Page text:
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THE ROAD is orange, indicating that work on it is incomplete. Two small bridges stand forlorn and half-made, dusty diversions circumventing them. Deep inside Sukma, this is what the CRPF sought to protect when they were ambushed by Maoists Monday, leading to the death of 25 personnel.
Around 200m from the road, the trees allow very little sun, and the terrain is rocky and uneven. In one corner, next to a stone, is a small patch of leaves now shaded red. A little distance away, in a small cove, is another, bigger patch of red. Three jawans died here. In the middle, is an olive-green shoe.
On Tuesday, these are the signs that tell the tale at Ground Zero, of the worst Maoist attack in Chhattisgarh in seven years.
Those who survived, or have since been investigating the attack, speak of other things. Of a U-shaped ambush by at least 150 Maoists, of an intelligence failure, of possible genital mutilation, of human shields. And, of the weapons that are missing: 12 AK 47s, five UBGLs (Under-Barrel Grenade Launchers), two LMGs, two INSAS rifles, four AKM assault rifles, five wireless sets, two binoculars, 22 bullet-proof jackets, and 59 AK magazines and ammunition.
Officers say that at 6 am on Monday, 76 jawans left the CRPF’s Burkapal camp to secure the road and under-construction bridge on the crucial link between Dornapal on NH 30 and Jagargunda, a length of 56 km. The stretch is divided between the Burkapal camp and the one in Chintalnar, about 5 km away.
At 12.55 pm, they were on their way back when they came under a hail of fire from a massive, planned ambush, in an area considered a Maoist stronghold.
At the site, the earth speaks of the weapons used. In one corner is an improvised explosive, fitted on the end of an arrow nestled in the ground. In another, is the shell of an SLR rifle. Officers say the Maoists used AK 47S, SLRs, INSAS rifles, factory-made hand grenades, and indigenously made explosives.
CRPF officers probing the encounter say the spatter of blood at various spots indicates that the security personnel were not bunched together, with many in “good defensive positions”, covered by rocks at a height, or undergrowth.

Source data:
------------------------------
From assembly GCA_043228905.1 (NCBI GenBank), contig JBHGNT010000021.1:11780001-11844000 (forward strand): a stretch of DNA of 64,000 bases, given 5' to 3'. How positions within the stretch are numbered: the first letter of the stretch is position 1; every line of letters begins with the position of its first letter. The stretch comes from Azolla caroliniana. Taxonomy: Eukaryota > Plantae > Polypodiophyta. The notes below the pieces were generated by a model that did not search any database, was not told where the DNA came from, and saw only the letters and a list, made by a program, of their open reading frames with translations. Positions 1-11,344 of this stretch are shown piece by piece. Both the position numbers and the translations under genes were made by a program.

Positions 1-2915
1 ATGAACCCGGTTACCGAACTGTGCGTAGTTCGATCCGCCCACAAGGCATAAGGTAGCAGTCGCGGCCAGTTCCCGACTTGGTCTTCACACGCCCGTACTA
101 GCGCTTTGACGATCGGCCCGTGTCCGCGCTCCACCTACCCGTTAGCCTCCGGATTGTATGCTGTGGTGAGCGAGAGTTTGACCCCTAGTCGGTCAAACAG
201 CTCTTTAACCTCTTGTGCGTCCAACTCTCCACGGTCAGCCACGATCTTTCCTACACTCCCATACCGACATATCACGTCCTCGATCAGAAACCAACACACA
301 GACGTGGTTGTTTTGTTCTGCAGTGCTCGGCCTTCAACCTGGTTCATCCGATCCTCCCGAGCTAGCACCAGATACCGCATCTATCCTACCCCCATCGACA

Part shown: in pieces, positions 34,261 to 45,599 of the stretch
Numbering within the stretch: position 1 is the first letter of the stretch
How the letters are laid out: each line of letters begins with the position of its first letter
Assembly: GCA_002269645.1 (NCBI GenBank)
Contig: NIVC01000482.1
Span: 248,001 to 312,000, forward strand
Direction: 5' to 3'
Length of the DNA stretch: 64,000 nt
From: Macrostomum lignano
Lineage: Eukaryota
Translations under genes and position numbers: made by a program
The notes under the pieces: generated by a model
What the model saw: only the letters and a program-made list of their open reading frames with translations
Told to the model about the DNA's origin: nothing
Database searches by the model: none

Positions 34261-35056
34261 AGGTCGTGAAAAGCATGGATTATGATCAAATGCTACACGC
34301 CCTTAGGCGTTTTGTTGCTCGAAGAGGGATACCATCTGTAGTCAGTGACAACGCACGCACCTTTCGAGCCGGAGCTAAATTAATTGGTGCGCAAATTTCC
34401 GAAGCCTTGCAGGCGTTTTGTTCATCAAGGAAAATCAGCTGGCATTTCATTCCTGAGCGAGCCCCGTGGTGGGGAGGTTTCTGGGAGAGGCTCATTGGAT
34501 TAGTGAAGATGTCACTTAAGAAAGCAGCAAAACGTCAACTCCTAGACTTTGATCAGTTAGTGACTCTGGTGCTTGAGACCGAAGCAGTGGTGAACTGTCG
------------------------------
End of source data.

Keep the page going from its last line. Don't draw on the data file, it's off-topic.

Asked how so many were killed then, CRPF DIG D P Upadhyaya said, “There were 32 men on the northern flank, eight personnel on the road, and 36 on the south flank. The southern flank came under fire. There was a huge number of Maoists, who used human shields during the exchange of fire. Some of the fire came from behind villagers in Burkapal, which prevented one flank from joining the other. There were also armed Maoists in civilian clothing in the area, and therefore we could not immediately determine their identity under fire.”
He said, “The jawans had taken good positions and were not moving when they were attacked, and fought bravely… drag marks at the spot indicate that some Maoists have been killed as well. But no bodies have been recovered.”
Another senior CRPF officer, from the COBRA battalion, says it was clear that the troops had been attacked first with “distraction fire”. “It is natural to turn towards where the gunshots are coming from. But the majority of firing immediately came from the other side,” he said.
Officers say there are signs of genital mutilation, too, on the body of one slain jawan.
This attack comes close on the heels of another ambush on a road opening party on March 11, which left 13 CRPF men dead on the road between Injeram and Bhejji, 20 km from Burkapal in a straight line.
But the similarities don’t end there. That attack was also on a road-opening party, and police suspect that it was carried out by the same powerful Maoist military battalion operating in the area. “It is likely that senior commanders like Situ, Nagesh and Sonu, and chief of the battalion Hidma, were present,” said a senior officer.
Much like the Bhejji encounter, there has been a huge loss of weapons. And, both attacks were just a kilometre from CRPF camps. Newly appointed Inspector General of Police (Bastar), Vivekananda, who visited the spot on Tuesday morning, says that while the current spate of attacks is disturbing, they need to be looked at “holistically”.
“It is unfortunate that these attacks have taken place, and we will respond. But a holistic view needs to be taken. Much of Bastar is now increasingly accessible to forces, and these are acts of increasing desperation,” he said.
On Tuesday afternoon, the villagers of Burkapal sat quietly in a bunch outside the camp. Pawan Kumar, a resident with a house on the road, said that he stayed inside when the firing that lasted two hours took place.
In the 15 camps that dot the road, there is much anger: at the government, the hostile situation around them, even the media. The anger also hides sorrow, of 25 friends and colleagues lost. One jawan in Burkapal said, “Not one of us has eaten or slept all night.”